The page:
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AndyGreek1

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I am hearing stories from different sources that organized crime in Japan (Yakuza) are bringing Californians out to Japan to teach the Japanese how to grow large amounts of high grade marijuana.

Here are some links for Japanese Cannabis:

http://www.japanhemp.org/en/main.htm

http://www.cannabisculture.com/articles/101.html

http://www.huffingtonpost.com/2009/02/27/japan-shocked-by-marijuan_n_170568.html


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Penalties for Drugs in Japan

 

 Japan has some of the toughest drug laws in the developed world. In March 1993, a disc jockey from New York named Christopher Lavinger was arrested in his hotel room with 3.5 grams of cocaine, 1.5 grams of marijuana and some LSD and spent 16 months in prison and 35 days in solitary confinement. 

The Pharmaceutical Affairs Law bans the production and sale of 68 types of drugs. Drugs found to cause more serious addiction and have an adverse health impact are designated as narcotics, possession of which is illegal. “Individuals caught possessing or using stimulants in Japan face a maximum prison sentence of 10 years,” Toru Igarashi and Kenji Ogata wrote in the Asahi Shimbun. “However, smugglers are punished more severely. If charged with smuggling for profit, an individual faces between three years to an indefinite term in prison. However, most people who smuggle drugs into Japan are not aware of the severity of the punishment that awaits them if they are caught.” [Source: Toru Igarashi and Kenji Ogata, Asahi Shimbun, December 30, 2010]

 In June 2003, a 32-year-old Briton was given a prison sentence of 14 years for drug smuggling. He was caught with 41,120 ecstacy tablet and 990 grams of cocaine hidden in the false bottom of a suitcase at Narita Airport in April 2002. It was the largest seizure ever at Narita. The man, Nicolas Baker, denied the charges, saying he had been duped by a friend into carrying the luggage, and was placed in solitary confinement for 10 months because he refused to plead guilty. The man who Baker said duped him was in jail in Belgium for using a similar ruse with three other people that Belgian authorities arrested but set free. 

 Japanese who are arrested for drug possession can often avoid a court appearance by paying police $2,000 or so. Foreigners usually end up in court. Increasingly foreigners arrested for drugs are given suspended sentences rather than jail terms. But people who been arrested are often denied bond and kept in jail until they are brought to trial.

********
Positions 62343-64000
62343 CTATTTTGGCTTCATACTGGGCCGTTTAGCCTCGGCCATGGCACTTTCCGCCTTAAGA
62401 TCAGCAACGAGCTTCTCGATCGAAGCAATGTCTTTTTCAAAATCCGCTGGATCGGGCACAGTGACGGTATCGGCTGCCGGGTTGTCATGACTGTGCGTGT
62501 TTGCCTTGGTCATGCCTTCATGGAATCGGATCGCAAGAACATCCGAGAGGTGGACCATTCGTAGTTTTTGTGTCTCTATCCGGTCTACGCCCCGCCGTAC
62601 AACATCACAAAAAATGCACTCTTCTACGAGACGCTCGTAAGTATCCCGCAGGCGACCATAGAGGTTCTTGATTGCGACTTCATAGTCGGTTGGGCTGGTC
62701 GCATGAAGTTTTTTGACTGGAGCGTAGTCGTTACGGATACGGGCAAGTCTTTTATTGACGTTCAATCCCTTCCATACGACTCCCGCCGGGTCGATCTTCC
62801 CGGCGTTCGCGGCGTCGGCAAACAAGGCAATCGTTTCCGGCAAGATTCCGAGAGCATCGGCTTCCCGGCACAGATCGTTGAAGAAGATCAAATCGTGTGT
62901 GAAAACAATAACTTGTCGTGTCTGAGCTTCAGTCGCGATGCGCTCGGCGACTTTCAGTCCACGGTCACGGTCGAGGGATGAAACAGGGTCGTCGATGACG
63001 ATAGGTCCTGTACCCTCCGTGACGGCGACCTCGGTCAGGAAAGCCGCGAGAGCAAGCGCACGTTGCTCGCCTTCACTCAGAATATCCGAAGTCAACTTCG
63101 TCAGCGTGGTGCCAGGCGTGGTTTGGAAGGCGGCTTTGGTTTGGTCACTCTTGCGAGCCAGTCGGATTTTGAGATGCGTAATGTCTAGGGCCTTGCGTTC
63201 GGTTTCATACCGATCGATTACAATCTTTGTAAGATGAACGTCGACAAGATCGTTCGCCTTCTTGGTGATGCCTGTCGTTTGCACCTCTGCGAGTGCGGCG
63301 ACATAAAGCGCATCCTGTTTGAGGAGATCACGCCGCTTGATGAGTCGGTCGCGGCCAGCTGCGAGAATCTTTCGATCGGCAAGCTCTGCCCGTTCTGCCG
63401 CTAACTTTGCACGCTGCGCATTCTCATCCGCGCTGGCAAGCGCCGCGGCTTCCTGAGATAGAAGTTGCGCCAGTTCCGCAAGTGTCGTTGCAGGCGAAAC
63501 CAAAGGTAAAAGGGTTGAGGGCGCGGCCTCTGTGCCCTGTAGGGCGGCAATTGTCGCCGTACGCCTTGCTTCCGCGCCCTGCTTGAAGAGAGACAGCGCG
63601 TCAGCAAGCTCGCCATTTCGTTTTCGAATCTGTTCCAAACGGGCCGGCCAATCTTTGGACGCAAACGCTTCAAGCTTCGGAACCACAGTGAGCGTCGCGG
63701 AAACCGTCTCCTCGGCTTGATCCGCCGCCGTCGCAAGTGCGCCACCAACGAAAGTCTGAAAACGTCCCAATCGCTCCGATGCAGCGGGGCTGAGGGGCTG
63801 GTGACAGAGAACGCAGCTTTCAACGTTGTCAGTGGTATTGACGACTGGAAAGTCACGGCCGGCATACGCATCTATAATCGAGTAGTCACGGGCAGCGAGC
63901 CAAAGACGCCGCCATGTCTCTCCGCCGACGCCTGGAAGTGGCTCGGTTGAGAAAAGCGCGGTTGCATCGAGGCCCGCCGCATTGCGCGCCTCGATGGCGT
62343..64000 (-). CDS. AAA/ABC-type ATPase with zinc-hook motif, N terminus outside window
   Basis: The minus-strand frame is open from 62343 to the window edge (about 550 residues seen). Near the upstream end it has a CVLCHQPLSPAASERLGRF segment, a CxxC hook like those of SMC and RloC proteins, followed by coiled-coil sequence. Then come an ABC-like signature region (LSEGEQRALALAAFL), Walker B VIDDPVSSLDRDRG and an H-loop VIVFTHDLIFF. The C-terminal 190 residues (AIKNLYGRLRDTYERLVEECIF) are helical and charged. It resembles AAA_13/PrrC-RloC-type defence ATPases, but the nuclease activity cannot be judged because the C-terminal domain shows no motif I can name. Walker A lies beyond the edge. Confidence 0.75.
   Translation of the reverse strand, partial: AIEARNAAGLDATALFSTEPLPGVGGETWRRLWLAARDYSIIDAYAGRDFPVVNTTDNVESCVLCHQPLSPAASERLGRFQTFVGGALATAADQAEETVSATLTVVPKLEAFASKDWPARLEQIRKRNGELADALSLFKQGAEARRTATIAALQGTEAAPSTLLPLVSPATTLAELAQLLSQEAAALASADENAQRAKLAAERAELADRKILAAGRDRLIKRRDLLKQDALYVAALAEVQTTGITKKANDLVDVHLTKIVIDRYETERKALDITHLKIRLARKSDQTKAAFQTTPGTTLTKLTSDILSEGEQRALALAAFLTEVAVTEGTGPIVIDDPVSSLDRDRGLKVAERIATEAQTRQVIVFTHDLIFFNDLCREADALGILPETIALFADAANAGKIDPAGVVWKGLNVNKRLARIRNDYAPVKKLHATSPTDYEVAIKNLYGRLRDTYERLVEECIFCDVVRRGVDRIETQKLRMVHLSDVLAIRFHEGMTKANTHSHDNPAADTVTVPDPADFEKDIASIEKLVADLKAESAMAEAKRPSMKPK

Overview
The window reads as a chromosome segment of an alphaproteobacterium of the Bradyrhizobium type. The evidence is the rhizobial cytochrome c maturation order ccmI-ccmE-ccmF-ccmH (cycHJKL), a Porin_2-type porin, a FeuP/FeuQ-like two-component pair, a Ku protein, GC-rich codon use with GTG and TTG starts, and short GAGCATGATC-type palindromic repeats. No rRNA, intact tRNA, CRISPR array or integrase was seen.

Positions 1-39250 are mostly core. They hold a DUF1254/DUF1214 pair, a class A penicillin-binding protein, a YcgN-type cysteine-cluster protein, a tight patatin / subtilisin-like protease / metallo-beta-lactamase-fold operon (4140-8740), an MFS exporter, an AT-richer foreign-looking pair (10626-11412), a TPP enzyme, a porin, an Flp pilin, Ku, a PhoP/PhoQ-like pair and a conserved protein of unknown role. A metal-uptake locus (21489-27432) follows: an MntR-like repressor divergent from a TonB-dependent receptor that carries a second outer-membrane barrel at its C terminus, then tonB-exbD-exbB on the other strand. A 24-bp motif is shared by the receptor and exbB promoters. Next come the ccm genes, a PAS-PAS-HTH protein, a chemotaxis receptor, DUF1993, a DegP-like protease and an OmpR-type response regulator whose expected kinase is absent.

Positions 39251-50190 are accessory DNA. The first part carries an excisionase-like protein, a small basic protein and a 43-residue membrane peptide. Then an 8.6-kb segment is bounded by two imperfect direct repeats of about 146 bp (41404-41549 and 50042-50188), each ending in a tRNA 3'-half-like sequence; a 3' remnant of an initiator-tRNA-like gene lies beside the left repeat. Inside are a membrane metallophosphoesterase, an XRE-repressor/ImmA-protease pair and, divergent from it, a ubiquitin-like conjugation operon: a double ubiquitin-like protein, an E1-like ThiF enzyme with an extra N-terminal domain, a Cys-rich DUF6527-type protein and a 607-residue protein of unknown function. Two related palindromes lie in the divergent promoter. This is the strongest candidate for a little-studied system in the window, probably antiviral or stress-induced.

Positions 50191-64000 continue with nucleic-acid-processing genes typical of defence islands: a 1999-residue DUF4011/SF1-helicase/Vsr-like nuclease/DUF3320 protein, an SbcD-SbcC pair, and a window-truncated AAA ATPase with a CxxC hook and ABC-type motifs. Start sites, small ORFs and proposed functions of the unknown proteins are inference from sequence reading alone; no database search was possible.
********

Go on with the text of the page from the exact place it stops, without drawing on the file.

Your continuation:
In April 2008, a 54-year-old Briton was found not guilty on drugs, with the judge ruling that it was plausible that someone planted nearly 10 kilograms of cannabis in his luggage, The cannabis was found in his luggage by customs officials after he arrived from South Africa via Hong Kong. 

 See Specific Drugs Below

 

Japanese Celebrities and Schoolgirls on Drugs

 

 A far amount of publicity was given to the arrest of pop singer Manabu Oshio over the death of 30-year-old woman in his apartment who was found with large quantity of MDMA on her and may have died from an overdose of the drug. Oshio reportedly gave the woman the drug while the couple partied at his posh Roppongi Hills apartment. The woman, 30-year-old bar employee Kaori Tanaka, showed signs of acute poisoning about 10 minutes after taking the drug in Oshio’s condominium. She might have been saved had he gotten help immediately when she began having problems but instead left his apartment when she became ill to get his manager. Help didn’t arrive for several hours. Oshio was quoted as saying, “She developed a health problem after taking the tablets. I got scared and left the room.”

 Oshio was found guilty and sentenced to 2½ years in prison by lay judges. Prosecutors wanted six years. The court had doubts about his guilt over abandoning his responsibility but denied that his negligence cause the death. Oshio had pleaded not guilty to charges of negligence resulting in death that he was involved in the woman death, At issue was whether he could have saved her or not. Oshio said, “I didn’t think of calling an ambulance. I tried to resuscitate her, but it was no use and she died. I’m not guilty.”

 In February 2011, swimsuit model Minako Komukai was arrested for possession of methamphetamines on arrival to Narita airport from Manila. Her name was found in cell phones seized from Iranian drug dealers several months before. In February 2009 she was given a suspended sentence for methamphetamine possession.

 In January 2010 the arrest of a second year middle school student in Kobe for cannabis possession also got publicity. She said she was relieved by her arrest because she started using the drug with friends out of curiosity but could not stop smoking it. An article from the Yomiuri Shimbun read: “Her remarks reveal how drug use spreads among young people and how users seem to be getting younger.”